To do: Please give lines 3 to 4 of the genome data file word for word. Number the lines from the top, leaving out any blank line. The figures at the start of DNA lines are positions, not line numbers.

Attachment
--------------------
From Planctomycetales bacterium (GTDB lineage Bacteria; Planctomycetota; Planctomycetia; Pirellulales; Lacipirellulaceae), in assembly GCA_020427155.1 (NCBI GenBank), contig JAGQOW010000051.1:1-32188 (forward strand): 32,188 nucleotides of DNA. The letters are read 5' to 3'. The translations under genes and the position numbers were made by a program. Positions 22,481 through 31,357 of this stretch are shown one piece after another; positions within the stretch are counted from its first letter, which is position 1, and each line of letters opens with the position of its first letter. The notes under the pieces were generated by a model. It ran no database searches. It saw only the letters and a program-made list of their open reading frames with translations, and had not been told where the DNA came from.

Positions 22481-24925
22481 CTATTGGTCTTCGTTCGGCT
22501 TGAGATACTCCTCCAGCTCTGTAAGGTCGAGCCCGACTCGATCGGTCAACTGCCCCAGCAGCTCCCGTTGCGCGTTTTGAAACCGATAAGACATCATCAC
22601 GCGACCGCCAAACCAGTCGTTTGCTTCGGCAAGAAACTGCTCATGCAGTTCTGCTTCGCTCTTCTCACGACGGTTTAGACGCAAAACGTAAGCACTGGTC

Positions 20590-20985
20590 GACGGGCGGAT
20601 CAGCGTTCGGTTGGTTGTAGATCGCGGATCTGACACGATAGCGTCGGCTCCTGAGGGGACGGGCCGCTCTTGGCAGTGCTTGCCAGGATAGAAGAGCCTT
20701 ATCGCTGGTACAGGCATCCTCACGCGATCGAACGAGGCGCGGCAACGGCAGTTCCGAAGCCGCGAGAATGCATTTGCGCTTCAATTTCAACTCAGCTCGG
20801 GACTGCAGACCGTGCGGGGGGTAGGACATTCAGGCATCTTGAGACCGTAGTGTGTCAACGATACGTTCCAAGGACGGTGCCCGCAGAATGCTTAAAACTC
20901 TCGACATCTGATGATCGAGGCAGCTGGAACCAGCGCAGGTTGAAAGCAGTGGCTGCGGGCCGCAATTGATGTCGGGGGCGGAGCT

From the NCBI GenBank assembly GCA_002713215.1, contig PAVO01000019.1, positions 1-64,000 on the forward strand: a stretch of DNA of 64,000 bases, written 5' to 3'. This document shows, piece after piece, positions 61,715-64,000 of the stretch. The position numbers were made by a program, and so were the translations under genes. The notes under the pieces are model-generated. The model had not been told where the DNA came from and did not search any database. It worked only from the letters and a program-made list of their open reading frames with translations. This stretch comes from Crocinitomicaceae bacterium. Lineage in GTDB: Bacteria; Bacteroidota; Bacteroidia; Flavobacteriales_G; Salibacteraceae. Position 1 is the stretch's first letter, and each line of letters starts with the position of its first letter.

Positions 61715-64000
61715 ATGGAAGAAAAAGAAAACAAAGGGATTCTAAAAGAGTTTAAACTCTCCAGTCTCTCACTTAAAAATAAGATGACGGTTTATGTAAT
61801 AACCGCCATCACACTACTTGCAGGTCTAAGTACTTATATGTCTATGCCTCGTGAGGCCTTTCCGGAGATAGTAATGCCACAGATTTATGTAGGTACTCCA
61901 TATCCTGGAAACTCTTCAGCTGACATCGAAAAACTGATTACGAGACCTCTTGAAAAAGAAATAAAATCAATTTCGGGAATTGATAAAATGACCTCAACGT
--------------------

22481 CTATTGGTCTTCGTTCGGCT
22501 TGAGATACTCCTCCAGCTCTGTAAGGTCGAGCCCGACTCGATCGGTCAACTGCCCCAGCAGCTCCCGTTGCGCGTTTTGAAACCGATAAGACATCATCAC